The new album is not bad, but not great. Most tracks were indiscernible from one another, with only a few standout tracks. I couldn’t name individual tracks if you asked me to. Don’t get me wrong, Moose Blood is certainly talented and has some great potential. However, it felt like the band was playing it safe and not doing as much as they could have.
The album is two dimensional at best. Moose Blood came up with some great lyrical content filled with emotion and depth, but the songs don’t reflect that. The music stays nearly the same from track to track. Vocalist Eddy Brewerton has a good voice and decent range, but his voice has no emotion. There is no vocal inflections, no emotional tone, conveyed at all.
I felt genuinely bored while listening. Moose Blood clearly has a definitive pop-punk sound that, like Blink-182, makes identifying their music as theirs easy. But unlike Blink-182, Moose Blood lacks an ability for dynamics. Even bands with signature sounds shake things up a little on each track, but Moose Blood barely tried.
The album’s first two tracks, both of which were released as singles, are solid, energetic tracks that sound great over headphones and are certainly “blast over speakers”-worthy. “Have I Told You Enough” is a confession to an ex that the guy still loves her (“Haven’t I told you enough you’re where I’m meant to be?“). “Talk In Your Sleep” was the album’s first single and a personal favorite of mine. The band did a genius publicity stunt, uploading the sheet music to their website prior to release so fans could recreate it on their own. (Read my full review here.)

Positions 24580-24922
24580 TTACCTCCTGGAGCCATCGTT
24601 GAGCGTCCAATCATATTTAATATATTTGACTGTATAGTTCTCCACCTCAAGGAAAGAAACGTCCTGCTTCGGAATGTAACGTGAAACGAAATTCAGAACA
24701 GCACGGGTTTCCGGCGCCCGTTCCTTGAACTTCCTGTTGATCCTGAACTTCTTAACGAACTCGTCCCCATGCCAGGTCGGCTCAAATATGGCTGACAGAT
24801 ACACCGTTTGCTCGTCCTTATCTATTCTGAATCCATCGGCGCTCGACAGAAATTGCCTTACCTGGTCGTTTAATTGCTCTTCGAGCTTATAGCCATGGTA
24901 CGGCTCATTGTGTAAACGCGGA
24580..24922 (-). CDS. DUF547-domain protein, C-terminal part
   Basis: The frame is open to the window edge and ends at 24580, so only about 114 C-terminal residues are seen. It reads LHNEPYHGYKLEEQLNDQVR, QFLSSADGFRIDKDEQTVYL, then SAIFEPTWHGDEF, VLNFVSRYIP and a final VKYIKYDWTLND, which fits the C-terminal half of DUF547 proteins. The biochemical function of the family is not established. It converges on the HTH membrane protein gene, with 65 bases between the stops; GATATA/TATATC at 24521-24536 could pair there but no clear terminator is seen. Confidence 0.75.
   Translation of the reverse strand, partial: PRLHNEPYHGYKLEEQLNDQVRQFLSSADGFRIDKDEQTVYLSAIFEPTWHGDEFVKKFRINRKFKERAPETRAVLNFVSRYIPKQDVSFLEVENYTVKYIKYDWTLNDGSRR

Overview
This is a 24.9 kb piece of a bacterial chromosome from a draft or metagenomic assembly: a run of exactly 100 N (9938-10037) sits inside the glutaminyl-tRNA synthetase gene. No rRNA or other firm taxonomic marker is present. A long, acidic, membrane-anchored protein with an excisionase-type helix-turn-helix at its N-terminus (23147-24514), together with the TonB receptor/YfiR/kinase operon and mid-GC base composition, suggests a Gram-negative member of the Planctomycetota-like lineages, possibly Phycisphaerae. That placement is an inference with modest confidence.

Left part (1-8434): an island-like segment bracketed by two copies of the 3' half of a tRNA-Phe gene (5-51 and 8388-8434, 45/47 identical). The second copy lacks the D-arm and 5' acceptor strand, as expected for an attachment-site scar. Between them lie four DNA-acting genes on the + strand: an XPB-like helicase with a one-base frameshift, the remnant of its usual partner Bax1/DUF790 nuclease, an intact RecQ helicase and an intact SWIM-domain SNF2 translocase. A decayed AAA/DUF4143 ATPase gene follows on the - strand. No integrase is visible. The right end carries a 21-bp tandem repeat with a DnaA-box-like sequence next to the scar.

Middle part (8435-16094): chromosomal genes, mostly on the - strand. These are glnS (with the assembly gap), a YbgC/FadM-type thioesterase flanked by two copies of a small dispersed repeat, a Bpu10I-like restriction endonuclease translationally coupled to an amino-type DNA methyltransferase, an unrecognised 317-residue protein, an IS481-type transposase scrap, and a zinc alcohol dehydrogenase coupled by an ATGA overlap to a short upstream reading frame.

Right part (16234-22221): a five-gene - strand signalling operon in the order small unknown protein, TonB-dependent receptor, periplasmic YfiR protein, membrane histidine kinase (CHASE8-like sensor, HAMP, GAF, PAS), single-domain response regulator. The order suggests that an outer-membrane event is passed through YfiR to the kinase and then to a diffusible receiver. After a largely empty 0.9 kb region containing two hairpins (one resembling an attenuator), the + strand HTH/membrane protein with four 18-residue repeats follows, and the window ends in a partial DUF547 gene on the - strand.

“Just Outside,” the album’s fourth single, was when I began to notice the musical similarities–and found my attention beginning to waver. “You Left Me in the Worst Way” got my attention back temporarily with the drum intro, but once the body of the song kicked in, I was only half-listening. “All the Time” is reminiscent of The Maine‘s cover of Justin Bieber’s “Love Yourself,” and is one of the few tracks to musically convey emotions.
“Can We Stay Like This” is a standout track. It has great drums, and made me think of early All-American Rejects. This was a song that better showed off Brewerton’s range, particularly on the chorus. “Can We Stay Like This” and “Pull Me From the Floor” were two songs that really stood out musically to me. “Pull Me From the Floor” has an upbeat tempo and regains the energy found on the album’s first two tracks.
“Walk All Day With You,” the album’s sole acoustic track, was the only song I actually skipped towards the end because I was so bored, bordering on sleepy. Some acoustic songs stay the same throughout, but this wasn’t one of them. “Walk All Day,” along with the closing track “It’s Too Much,” were just dull. Moose Blood’s slower songs leave something to be desired.
When the first two singles came out, I had a different idea of where this album was going to go. Instead, I got more of the same softcore pop-punk stuff that didn’t try anything new.
As I said, Moose Blood clearly has talent. They’re still learning their sound and what they can do with it, and have plenty of time to grow and change. But I feel that they may have rushed too fast to release a new album, considering their last release was only in 2016. There was so much more I think could have been done with more time.
Maybe this album sounds good to others, especially dedicated fans of the band. But this reviewer just didn’t see it.
What did you think of I Don’t Think I Can Do This Anymore? Let me know in the comments!
Follow Moose Blood on Spotify to hear more! The band is also on Facebook, Twitter, and Instagram, and more videos are up on Hopeless Records’ YouTube channel. Check out their website for more about the new album, tour dates, and more!